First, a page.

This information is based on a systematic review of scientific literature, and was peer-reviewed and edited by contributors to the Natural Standard Research Collaboration (www.naturalstandard.com): Dawn Costa, BA, BS (Natural Standard Research Collaboration); Nicole Giese, MS (Natural Standard Research Collaboration); Shaina Tanguay-Colucci, BS (Natural Standard Research Collaboration); Wendy Weissner, BA (Natural Standard Research Collaboration); Catherine Ulbricht, PharmD (Massachusetts General Hospital).
BibliographyDISCLAIMER: Natural Standard developed the above evidence-based information based on a thorough systematic review of the available scientific articles. For comprehensive information about alternative and complementary therapies on the professional level, go to www.naturalstandard.com. Selected references are listed below.
Boswell-Ruys CL, Ritchie HE, Brown-Woodman PD. Preliminary screening study of reproductive outcomes after exposure to yarrow in the pregnant rat. Birth Defects Res B Dev.Reprod.Toxicol. 2003;68(5):416-420.
Compes E, Bartolome B, Fernandez-Nieto M, et al. Occupational asthma from dried flowers of Carthamus tinctorious (safflower) and Achillea millefolium (yarrow). Allergy 2006;61(10):1239-1240.
Davies MG, Kersey PJ. Contact allergy to yarrow and dandelion. Contact Dermatitis 1986;14(4):256-257.
Dutkiewicz J, Krysinska-Traczyk E, Skorska C, et al. Exposure to airborne microorganisms and endotoxin in herb processing plants. Ann Agric.Environ Med 2001;8(2):201-211.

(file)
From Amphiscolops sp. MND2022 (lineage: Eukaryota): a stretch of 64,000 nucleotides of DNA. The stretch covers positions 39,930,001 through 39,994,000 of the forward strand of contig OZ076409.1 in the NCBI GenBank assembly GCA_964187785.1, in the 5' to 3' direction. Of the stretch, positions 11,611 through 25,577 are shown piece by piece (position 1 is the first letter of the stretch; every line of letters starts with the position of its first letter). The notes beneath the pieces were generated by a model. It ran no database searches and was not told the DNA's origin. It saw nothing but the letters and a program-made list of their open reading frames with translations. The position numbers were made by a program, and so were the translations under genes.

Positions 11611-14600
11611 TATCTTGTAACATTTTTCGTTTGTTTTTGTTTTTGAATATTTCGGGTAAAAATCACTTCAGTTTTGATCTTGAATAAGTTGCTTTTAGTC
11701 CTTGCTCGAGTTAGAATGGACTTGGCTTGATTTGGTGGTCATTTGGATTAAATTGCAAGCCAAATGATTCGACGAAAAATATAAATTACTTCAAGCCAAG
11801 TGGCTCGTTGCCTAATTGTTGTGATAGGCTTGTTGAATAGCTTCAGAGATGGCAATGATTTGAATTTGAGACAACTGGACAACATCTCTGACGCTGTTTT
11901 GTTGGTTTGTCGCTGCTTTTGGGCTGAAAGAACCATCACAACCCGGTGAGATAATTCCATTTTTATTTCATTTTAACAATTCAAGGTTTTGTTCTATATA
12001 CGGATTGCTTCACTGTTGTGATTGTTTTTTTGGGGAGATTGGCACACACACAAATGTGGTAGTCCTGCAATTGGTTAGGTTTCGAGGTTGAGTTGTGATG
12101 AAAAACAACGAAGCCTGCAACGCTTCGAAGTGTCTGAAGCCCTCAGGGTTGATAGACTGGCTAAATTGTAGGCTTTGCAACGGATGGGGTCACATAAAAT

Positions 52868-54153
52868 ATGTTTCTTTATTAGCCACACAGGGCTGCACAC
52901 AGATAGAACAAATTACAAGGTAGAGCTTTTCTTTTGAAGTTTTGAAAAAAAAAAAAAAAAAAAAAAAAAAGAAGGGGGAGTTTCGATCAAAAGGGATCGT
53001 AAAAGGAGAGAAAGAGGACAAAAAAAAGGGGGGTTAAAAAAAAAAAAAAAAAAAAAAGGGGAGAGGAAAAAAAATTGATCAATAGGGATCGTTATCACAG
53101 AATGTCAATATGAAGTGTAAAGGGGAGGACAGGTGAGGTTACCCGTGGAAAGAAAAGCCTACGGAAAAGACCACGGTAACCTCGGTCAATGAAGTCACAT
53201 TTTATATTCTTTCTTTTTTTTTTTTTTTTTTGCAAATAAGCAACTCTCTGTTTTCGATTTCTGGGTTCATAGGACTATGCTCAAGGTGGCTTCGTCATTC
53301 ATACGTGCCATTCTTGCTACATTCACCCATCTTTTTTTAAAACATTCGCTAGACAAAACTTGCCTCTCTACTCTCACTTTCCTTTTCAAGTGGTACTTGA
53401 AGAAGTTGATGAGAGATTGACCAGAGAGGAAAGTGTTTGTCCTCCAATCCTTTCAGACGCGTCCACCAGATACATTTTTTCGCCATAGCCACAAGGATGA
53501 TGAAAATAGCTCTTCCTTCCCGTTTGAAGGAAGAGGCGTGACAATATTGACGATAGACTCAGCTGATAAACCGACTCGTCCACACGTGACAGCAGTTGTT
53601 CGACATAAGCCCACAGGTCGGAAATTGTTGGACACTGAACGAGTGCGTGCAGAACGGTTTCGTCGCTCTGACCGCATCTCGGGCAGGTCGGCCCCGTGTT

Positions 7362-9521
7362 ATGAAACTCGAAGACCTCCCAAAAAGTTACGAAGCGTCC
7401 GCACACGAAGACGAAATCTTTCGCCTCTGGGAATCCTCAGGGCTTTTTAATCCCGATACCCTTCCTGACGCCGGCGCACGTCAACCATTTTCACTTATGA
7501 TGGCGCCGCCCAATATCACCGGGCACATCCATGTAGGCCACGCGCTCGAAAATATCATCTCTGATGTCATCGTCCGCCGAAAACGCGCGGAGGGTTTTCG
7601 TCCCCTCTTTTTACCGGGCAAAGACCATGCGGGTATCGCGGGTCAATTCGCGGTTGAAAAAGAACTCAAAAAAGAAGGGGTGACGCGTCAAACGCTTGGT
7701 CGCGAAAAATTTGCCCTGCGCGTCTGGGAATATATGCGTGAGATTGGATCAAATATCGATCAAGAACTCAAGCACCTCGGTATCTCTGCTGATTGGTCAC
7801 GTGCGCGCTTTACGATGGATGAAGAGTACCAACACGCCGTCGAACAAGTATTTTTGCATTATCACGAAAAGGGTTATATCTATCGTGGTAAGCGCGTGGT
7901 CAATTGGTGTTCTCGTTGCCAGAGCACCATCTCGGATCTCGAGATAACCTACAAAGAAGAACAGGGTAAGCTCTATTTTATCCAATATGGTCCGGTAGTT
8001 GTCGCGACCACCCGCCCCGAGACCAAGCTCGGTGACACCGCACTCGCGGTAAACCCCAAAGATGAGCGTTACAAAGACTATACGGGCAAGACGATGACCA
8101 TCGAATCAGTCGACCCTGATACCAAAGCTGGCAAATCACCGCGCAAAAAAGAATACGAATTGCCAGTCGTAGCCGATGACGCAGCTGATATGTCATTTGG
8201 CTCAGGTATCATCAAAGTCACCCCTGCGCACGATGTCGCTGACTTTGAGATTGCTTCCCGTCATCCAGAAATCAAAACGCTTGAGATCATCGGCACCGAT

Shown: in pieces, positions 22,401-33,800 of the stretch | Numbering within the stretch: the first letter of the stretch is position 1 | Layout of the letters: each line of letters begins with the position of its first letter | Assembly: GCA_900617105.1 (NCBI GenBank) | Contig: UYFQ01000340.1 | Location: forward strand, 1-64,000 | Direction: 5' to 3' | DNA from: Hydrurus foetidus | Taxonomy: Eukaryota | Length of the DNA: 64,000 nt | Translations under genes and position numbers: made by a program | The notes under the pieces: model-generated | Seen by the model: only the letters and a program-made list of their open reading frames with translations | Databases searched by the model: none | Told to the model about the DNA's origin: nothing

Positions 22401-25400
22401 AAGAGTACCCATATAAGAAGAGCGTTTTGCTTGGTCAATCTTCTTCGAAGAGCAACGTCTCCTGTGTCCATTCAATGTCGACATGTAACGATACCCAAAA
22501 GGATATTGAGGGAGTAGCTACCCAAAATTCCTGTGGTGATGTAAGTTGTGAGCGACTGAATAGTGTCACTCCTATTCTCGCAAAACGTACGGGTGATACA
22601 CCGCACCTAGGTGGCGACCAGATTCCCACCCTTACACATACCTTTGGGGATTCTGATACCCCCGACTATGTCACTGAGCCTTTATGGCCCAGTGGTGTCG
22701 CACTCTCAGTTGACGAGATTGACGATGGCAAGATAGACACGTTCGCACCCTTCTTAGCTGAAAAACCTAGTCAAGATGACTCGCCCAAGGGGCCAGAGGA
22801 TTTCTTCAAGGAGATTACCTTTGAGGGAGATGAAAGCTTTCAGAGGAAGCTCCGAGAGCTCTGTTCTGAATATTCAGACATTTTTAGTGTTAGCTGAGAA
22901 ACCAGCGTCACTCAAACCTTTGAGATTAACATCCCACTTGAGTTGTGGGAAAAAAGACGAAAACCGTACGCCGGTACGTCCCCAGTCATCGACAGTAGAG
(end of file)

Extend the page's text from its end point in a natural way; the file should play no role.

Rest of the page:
Final report on the safety assessment of Yarrow (Achillea millefolium) Extract. Int J Toxicol. 2001;20 Suppl 2:79-84.
Hausen BM. A 6-year experience with compositae mix. Am J Contact Dermat. 1996;7(2):94-99.
Hausen BM, Oestmann G. [The incidence of occupationally-induced allergic skin diseases in a large flower market]. Derm.Beruf.Umwelt. 1988;36(4):117-124.
Hausen BM, Breuer J, Weglewski J, et al. alpha-Peroxyachifolid and other new sensitizing sesquiterpene lactones from yarrow (Achillea millefolium L., Compositae). Contact Dermatitis 1991;24(4):274-280.
Jovanovic M, Poljacki M, Duran V, et al. Contact allergy to Compositae plants in patients with atopic dermatitis. Med Pregl. 2004;57(5-6):209-218.
Molochko VA, Lastochkina TM, Krylov IA, et al. [The antistaphylococcal properties of plant extracts in relation to their prospective use as therapeutic and prophylactic formulations for the skin]. Vestn.Dermatol.Venerol. 1990;(8):54-56.
Paulsen E, Andersen KE, Hausen BM. Compositae dermatitis in a Danish dermatology department in one year (I). Results of routine patch testing with the sesquiterpene lactone mix supplemented with aimed patch testing with extracts and sesquiterpene lactones of Compositae plants. Contact Dermatitis 1993;29(1):6-10.
Paulsen E, Andersen KE, Hausen BM. Sensitization and cross-reaction patterns in Danish Compositae-allergic patients. Contact Dermatitis 2001;45(4):197-204.
Schempp CM, Schopf E, Simon JC. [Plant-induced toxic and allergic dermatitis (phytodermatitis)]. Hautarzt 2002;53(2):93-97.
Uter W, Nohle M, Randerath B, et al. Occupational contact urticaria and late-phase bronchial asthma caused by compositae pollen in a florist. Am J Contact Dermat. 2001;12(3):182-184.
Van der Weijden GA., Timmer CJ, Timmerman MF, et al. The effect of herbal extracts in an experimental mouthrinse on established plaque and gingivitis. J Clin Periodontol. 1998;25(5):399-403.
Remember, keep this and all other medicines out of the reach of children, never share your medicines with others, and use this medication only for the indication prescribed.